Islamic State group pushed out of Syria’s Kobani

Mideast Islamic State-1.jpg

Smoke rises from the Syrian city of Kobani, following an airstrike by the U.S.-led coalition in November. (AP Photo/Vadim Ghirda, File)

Kurdish fighters backed by intense U.S.-led airstrikes pushed the Islamic State group entirely out of a key Syrian town on Monday, marking a major defeat for the extremists whose hopes for an easy victory when they pushed into Kobani last year dissolved into a bloody, costly and months-long siege.

As their victory neared, the Kurdish troops earlier in the day raised their flag on a hill overlooking the town just across the border with Turkey, replacing the Islamic State group’s black banner.

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The battlefield success is a major conquest both for Syria’s embattled Kurds and the U.S.-led coalition, whose American coordinator had predicted that the Islamic State group would “impale itself” on Kobani.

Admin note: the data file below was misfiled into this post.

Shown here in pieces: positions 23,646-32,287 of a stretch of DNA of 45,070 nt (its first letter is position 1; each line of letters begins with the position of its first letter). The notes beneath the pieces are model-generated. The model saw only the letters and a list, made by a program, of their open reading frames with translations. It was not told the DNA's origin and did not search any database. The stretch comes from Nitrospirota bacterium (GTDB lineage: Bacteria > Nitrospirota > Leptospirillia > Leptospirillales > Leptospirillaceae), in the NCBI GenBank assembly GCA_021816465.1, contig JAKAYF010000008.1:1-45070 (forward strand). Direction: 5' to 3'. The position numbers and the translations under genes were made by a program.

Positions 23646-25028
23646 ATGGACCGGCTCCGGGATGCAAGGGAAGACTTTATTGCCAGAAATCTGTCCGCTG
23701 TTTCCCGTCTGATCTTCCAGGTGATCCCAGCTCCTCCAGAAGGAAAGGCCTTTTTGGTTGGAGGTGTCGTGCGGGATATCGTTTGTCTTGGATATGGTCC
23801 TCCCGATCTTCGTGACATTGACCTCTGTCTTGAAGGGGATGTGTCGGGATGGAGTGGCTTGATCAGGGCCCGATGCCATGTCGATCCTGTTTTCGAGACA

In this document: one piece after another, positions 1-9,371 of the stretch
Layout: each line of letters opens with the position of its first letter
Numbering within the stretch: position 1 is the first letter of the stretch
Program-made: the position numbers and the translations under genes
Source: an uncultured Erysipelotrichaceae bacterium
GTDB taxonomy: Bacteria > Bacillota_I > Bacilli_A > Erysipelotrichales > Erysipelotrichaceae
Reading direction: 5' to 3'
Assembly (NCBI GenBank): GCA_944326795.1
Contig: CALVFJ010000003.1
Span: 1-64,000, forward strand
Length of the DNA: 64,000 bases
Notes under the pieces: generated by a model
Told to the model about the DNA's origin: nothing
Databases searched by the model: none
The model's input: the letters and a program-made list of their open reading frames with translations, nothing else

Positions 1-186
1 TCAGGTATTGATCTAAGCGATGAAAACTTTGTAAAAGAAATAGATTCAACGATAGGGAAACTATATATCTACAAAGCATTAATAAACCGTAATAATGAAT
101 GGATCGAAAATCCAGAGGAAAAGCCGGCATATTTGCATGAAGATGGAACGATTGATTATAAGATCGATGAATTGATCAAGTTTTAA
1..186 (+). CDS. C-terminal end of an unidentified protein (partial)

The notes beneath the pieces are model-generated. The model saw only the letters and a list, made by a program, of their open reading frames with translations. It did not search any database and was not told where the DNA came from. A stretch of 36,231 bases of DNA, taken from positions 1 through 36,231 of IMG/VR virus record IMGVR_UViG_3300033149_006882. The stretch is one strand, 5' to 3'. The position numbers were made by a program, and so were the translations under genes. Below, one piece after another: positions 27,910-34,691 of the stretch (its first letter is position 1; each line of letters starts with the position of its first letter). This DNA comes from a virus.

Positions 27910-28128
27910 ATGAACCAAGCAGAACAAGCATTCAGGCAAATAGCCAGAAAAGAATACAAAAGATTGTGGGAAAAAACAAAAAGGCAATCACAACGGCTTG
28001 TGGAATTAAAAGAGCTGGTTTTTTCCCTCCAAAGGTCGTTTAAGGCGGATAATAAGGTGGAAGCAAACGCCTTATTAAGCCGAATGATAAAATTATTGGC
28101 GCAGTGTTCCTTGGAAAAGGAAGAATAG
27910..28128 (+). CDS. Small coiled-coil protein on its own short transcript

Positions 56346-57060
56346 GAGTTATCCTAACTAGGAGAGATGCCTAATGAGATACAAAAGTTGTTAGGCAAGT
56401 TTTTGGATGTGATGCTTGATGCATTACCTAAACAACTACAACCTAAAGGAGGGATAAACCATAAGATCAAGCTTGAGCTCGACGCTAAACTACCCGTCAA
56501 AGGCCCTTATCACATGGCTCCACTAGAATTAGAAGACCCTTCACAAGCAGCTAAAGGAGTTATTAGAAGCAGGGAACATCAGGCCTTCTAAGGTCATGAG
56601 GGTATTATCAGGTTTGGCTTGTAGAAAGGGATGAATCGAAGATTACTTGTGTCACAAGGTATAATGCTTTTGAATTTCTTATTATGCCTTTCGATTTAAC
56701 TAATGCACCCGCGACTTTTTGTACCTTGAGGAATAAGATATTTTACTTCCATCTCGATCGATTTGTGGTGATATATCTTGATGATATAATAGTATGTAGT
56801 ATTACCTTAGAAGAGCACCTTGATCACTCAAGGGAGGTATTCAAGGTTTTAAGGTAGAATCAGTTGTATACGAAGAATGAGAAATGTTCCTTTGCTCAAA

The Britain-based Syrian Observatory for Human Rights and Kobani-based Syrian activist Farhad Shami said the Islamic State, also known as ISIS or ISIL, had been fully expelled, with some sporadic fighting on the ouster eastern edges of the town.

In September, Islamic State fighters began capturing some 300 Kurdish villages near Kobani and thrust into the town itself, occupying nearly half of it. Tens of thousands of refugees spilled across the border into Turkey.

By October, the IS group’s control of Kobani was so widespread that it even made a propaganda video from the town featuring a captive British photojournalist, John Cantlie, to convey its message that Islamic State fighters had pushed deep inside despite U.S.-led airstrikes.

Kobani, whose capture would have given the jihadi group control of a border crossing with Turkey and opened direct lines between its positions along the border, quickly became a centerpiece of the U.S.-led air campaign in Syria. U.S. Secretary of State John Kerry declared it would be “morally very difficult” not to help Kobani.

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